When Coulta made it back to Wildas’ room an hour after leaving, he was much more at peace than he had been in days. He undressed and slipped back into bed with his spouses. Myri wasn’t bothered by his return, but he noticed Wildas’ eyes watching him from the other side of their wife. Coulta slipped an arm over Myri to grip Wildas’ hand, trying to reassure him. Wildas gave him a small smile.


“You know,” Wildas began the next morning after Myri had left to check on Anil, “I should practice my swordplay if there’s going to be a war. I haven’t sparred in months.”

Coulta smiled. “I suppose you want me to spar with you?”

Wildas kissed him lightly. “I would give the court some entertainment.”

They certainly did draw quite a crowd almost before they started sparring. It was understandable, Coulta thought, since the people within the grounds of the royal castle rarely got to see both of their kings spar together. And Shelton had never sparred with the late Grand King Deandre because his strength was in his abilities as a sorcerer. Deandre had sparred on occasion with Queen Yvona, which had drawn much attention, but apparently people liked watching Coulta fight. Especially when he was against two opponents.

Rohan, dressed in his red Royal Guard uniform, was waiting for them when they got to the practice arena.

Coulta raised an eyebrow at Wildas. “Cheating?”

Wildas smiled as he pulled on his blue leather gloves – his light sparring armor was blue and gold and much fancier than Coulta’s black. “You expected me to fight you alone?”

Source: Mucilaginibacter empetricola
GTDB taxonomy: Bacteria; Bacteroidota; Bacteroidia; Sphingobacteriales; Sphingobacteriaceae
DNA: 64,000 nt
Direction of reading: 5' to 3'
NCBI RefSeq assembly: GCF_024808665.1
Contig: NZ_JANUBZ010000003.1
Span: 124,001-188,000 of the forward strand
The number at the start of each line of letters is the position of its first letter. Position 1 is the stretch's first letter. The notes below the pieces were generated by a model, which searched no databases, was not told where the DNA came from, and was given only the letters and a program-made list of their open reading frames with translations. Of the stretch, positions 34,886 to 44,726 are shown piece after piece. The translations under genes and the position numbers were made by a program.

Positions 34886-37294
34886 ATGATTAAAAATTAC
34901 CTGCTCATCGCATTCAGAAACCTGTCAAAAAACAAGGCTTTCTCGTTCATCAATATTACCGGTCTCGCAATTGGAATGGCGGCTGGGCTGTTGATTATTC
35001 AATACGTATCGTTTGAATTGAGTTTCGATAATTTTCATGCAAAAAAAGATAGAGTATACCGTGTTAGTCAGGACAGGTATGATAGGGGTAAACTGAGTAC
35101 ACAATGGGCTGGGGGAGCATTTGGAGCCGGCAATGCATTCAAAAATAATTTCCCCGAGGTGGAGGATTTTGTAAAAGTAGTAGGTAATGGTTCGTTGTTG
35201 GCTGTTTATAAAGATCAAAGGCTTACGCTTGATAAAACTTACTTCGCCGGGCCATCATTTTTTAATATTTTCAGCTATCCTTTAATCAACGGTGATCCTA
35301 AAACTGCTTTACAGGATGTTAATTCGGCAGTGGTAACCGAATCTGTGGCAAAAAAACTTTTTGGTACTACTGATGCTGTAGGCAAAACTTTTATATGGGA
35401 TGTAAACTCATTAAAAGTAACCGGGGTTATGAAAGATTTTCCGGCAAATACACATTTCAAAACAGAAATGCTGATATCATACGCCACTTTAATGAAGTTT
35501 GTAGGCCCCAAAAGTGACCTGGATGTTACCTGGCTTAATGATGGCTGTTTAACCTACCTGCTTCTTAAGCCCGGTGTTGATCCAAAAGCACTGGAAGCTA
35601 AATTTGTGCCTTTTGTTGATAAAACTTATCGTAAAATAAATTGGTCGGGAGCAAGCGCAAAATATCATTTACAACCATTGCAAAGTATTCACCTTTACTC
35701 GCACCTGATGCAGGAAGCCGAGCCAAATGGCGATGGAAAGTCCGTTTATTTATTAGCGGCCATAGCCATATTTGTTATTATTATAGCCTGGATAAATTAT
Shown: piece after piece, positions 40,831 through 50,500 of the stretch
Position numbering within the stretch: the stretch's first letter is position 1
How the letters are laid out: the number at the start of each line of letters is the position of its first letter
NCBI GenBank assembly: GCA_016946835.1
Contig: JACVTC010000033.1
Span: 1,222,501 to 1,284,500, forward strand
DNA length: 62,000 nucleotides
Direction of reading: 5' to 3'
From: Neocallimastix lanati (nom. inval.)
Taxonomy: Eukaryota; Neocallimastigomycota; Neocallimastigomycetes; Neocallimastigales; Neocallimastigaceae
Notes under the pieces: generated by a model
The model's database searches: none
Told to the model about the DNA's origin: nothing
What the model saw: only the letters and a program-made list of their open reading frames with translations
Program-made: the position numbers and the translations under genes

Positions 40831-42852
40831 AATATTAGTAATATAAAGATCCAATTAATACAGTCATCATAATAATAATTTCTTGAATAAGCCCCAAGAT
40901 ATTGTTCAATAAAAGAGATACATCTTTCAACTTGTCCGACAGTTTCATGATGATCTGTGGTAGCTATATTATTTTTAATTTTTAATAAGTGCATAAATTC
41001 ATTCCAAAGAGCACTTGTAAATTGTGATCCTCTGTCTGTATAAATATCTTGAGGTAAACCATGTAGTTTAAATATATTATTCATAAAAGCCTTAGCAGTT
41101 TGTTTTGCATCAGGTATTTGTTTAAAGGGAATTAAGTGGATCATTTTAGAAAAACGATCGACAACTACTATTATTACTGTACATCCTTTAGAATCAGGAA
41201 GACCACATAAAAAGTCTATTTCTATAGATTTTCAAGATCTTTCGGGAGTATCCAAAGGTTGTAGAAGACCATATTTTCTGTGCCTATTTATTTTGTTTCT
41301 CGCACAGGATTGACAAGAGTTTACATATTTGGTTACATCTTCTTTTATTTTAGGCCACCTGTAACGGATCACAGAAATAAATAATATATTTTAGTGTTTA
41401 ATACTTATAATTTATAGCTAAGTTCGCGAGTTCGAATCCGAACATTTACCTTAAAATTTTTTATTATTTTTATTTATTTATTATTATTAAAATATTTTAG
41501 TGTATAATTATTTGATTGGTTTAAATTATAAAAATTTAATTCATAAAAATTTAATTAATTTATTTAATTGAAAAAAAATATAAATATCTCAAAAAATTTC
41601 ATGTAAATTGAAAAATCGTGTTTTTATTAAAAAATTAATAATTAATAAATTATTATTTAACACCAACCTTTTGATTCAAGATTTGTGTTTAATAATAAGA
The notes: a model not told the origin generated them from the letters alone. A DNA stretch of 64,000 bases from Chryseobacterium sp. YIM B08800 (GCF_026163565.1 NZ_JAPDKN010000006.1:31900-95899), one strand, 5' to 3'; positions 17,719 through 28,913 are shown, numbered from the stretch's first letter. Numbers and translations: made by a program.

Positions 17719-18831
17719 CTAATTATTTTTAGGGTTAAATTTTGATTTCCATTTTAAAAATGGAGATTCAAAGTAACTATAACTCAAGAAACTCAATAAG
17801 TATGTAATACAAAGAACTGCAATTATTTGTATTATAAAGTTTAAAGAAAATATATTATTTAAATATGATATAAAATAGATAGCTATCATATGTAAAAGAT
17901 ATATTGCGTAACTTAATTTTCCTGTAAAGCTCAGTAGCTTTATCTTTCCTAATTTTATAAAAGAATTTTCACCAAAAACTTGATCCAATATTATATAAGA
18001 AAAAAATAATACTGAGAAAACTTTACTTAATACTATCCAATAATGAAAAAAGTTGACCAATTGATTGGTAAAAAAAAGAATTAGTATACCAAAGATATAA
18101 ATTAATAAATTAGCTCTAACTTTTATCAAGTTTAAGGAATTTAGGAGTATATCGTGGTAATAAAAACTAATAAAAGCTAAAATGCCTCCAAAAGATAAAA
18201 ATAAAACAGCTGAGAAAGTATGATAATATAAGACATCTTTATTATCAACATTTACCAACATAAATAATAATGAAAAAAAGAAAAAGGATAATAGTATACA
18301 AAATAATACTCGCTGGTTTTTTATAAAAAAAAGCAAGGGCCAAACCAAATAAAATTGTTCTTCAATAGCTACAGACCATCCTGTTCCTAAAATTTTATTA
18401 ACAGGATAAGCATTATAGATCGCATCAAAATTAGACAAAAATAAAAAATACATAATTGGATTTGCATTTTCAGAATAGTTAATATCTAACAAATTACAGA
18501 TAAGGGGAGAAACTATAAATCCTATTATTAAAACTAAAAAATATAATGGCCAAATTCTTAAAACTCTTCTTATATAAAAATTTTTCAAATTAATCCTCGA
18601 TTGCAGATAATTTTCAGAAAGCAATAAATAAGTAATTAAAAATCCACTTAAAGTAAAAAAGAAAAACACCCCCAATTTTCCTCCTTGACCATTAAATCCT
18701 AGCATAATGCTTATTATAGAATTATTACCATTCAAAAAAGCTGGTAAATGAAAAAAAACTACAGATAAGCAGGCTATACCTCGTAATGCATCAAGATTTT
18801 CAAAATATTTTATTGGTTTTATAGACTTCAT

Coulta just shook his head and said nothing. Instead, he took his blades from his belt and warded the edges so they wouldn’t inflict any real damage. He did the same for both Wildas’ and Rohan’s swords. They all nodded to each other, and the battle began.

He was used to sparring with two opponents at once – sometimes more, like when Rohan had sent a whole class of new recruits at him at once. Coulta had resorted to using some magic for that fight, and had still come out of it with his fair share of bruises, though the twelve trainees were also hurting by the time Rohan called a halt to the practice session. Despite being experienced with multiple opponents, it was still a challenge to keep track of both Wildas and Rohan. He ended up backing against the arena fence so neither of them could hit him in the back when he was distracted. Damn, the brothers were a tough team.

The crowd grew as the fight went on, and Coulta could hear bets being made on which of the royal brothers would yield first – hardly anyone was betting on Coulta yielding first. That was a good choice, because it ended up being Wildas who dropped his sword first, when Coulta’s sword came to rest less than an inch from his throat.

Wildas let his sword fall to the dirt as he held his hands up in surrender. “Yield,” he panted.

Coulta pulled back and rounded on Rohan, who was about to strike while Coulta was focused on Wildas. With one blade, Coulta swatted the sword out of the prince’s hand, bringing his other sword to point against Rohan’s chest.

Rohan held up his hands as his brother had done only moments before. “Yield,” he wheezed.

Coulta nodded and sheathed his blades, trying to catch his own breath. Then he shook hands with his opponents as the crowd started to disperse, some people happy with winning bets and some far from it.

“I’m definitely glad to have you on our side,” Rohan declared as they all moved toward the arena gate.

“I’m glad to be on your side,” Coulta replied with a smile and a nod.


January 14, 2012 - Posted by | King of Blades